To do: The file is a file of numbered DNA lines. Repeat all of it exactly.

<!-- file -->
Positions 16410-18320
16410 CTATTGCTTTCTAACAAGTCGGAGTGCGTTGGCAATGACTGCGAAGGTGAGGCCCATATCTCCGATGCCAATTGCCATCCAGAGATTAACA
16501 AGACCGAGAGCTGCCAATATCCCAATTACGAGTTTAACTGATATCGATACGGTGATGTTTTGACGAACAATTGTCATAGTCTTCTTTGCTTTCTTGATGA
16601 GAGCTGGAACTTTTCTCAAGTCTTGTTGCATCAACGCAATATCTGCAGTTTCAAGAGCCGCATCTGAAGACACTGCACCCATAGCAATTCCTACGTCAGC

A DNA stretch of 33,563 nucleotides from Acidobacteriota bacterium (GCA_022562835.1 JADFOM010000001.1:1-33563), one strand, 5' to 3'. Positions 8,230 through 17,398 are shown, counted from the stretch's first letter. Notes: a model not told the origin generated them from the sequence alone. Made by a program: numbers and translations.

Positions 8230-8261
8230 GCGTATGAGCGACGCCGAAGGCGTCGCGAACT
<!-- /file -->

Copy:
Positions 16410-18320
16410 CTATTGCTTTCTAACAAGTCGGAGTGCGTTGGCAATGACTGCGAAGGTGAGGCCCATATCTCCGATGCCAATTGCCATCCAGAGATTAACA
16501 AGACCGAGAGCTGCCAATATCCCAATTACGAGTTTAACTGATATCGATACGGTGATGTTTTGACGAACAATTGTCATAGTCTTCTTTGCTTTCTTGATGA
16601 GAGCTGGAACTTTTCTCAAGTCTTGTTGCATCAACGCAATATCTGCAGTTTCAAGAGCCGCATCTGAAGACACTGCACCCATAGCAATTCCTACGTCAGC

A DNA stretch of 33,563 nucleotides from Acidobacteriota bacterium (GCA_022562835.1 JADFOM010000001.1:1-33563), one strand, 5' to 3'. Positions 8,230 through 17,398 are shown, counted from the stretch's first letter. Notes: a model not told the origin generated them from the sequence alone. Made by a program: numbers and translations.

Positions 8230-8261
8230 GCGTATGAGCGACGCCGAAGGCGTCGCGAACT